genes in prokaryotic genomes (Clusters of Orthologous Groups, COGs). In
another, a database of these orthologs in bacteriophage genomes was used to
construct a set of "virus marker genes”, whereupon it was used to perform
the first high-resolution characterization of the viruses that exist within the
human GI tract. Dr. Kristensen is also interested in applying this same
technique to improve taxonomic resolution of bacteria present in a sample of
DNA - e.g., distinguishing pathogens from benign members of the same species -
and to identify even highly degraded prophage remnants that lay buried within
the genomes of bacteria and archaea, but which still continue to exert their
influence over host processes. Another line of interest lies in the
complementary field of systems biology, where gigantic collections of data
(i.e., all genomes of all bacteriophages, or of all bacteria plus all archaea)
provide a treasure-trove of information that yields insights not able to be
gleaned from studies of each individual organism alone, in isolation of the
Associate Professor of Biology firstname.lastname@example.org(319)384-1285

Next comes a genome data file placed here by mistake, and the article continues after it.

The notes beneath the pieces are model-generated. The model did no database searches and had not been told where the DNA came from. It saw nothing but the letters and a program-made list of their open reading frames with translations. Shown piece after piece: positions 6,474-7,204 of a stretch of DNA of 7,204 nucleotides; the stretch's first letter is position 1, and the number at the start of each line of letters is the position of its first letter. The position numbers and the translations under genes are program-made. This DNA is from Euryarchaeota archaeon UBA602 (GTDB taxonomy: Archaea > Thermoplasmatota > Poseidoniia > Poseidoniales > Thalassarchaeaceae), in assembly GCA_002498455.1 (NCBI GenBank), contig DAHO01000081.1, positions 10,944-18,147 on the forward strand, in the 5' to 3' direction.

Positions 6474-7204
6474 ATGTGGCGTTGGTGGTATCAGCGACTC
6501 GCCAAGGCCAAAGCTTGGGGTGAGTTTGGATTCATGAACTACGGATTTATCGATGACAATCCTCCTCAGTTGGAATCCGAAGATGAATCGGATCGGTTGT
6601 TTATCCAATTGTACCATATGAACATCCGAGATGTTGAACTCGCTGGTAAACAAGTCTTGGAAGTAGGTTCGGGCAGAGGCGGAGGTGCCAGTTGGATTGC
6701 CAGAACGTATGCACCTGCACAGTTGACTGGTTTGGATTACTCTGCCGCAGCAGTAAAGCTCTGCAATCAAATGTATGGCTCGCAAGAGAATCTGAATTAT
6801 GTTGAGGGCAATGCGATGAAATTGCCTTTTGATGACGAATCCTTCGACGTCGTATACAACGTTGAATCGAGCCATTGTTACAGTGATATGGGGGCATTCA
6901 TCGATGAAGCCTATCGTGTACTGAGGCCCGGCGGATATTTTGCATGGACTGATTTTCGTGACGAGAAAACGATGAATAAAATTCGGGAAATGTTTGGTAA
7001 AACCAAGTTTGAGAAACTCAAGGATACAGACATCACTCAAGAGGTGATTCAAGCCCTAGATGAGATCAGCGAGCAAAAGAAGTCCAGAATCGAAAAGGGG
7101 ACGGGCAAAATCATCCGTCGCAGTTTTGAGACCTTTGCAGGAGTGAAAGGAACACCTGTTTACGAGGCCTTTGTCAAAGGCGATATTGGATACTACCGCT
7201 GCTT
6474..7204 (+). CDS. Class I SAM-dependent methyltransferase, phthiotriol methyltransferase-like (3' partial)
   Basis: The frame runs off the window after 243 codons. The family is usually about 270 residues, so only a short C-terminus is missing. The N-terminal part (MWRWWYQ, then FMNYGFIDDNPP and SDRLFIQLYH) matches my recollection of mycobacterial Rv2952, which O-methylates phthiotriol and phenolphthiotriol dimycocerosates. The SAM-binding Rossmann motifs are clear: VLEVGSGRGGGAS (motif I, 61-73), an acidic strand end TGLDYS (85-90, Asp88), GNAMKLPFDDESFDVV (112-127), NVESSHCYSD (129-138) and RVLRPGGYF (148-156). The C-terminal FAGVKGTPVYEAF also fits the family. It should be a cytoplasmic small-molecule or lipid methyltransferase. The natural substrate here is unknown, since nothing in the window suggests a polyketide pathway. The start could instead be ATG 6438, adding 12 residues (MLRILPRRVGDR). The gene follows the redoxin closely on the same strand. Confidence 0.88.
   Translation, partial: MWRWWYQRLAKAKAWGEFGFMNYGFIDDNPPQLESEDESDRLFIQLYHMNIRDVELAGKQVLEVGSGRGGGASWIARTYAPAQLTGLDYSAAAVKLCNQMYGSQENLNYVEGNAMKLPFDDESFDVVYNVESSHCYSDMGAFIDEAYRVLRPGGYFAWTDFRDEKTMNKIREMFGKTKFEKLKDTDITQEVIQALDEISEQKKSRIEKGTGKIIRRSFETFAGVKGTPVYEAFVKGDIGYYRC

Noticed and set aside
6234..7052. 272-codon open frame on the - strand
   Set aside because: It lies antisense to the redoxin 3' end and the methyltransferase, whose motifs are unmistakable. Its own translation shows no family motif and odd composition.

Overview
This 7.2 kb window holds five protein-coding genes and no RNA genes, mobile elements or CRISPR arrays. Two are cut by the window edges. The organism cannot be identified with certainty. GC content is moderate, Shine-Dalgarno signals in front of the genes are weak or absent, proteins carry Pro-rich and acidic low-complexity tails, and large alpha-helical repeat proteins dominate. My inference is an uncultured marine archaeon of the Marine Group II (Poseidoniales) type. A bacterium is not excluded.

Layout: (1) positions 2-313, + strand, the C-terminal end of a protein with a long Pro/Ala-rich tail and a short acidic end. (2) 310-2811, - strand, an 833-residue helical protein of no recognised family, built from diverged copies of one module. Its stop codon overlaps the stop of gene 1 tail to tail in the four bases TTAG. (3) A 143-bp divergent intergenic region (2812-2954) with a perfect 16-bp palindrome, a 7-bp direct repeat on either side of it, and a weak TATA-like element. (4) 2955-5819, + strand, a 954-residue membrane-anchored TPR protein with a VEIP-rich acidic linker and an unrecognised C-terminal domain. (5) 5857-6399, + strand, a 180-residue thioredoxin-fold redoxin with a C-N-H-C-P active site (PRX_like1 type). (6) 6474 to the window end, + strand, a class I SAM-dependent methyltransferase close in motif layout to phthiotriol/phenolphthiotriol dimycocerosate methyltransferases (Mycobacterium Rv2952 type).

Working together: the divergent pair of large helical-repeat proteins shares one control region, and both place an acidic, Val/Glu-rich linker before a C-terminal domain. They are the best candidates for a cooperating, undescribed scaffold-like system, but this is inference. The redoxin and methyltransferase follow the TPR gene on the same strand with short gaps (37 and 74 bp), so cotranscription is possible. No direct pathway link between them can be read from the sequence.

Research Interest(s)Malkova’s research is aimed to unravel mechanisms of DNA repair. In particular, she is interested in repair of double-strand DNA breaks (DSBs), which are dangerous because their imprecise or faulty repair often leads to mutations and chromosome aberrations that cause genetic diseases and cancer. Malkova’s research focuses on one pathway of DSB repair called Break-Induced Replication (BIR), which she described during her postdoctoral research at Brandeis University. BIR is similar to normal DNA replication in its processivity and rate, but the resulting repaired chromosome comes at a great cost to the cell, as BIR promotes mutagenesis, loss of heterozygosity, translocations, and copy number variations, all hallmarks of carcinogenesis. Despite the dramatic effects BIR can have on genetic stability, the mechanism of BIR responsible for its destabilizing effects, as well as its role in promoting genetic instabilities leading to cancer remain unclear. The aim of Malkova is to fill these gaps in our knowledge by investigating BIR in baking yeast, a model eukaryotic organism. The knowledge obtained in yeast will be used to analyze human cancer genomes to determine the role of BIR in promoting genomic instabilities leading to cancer.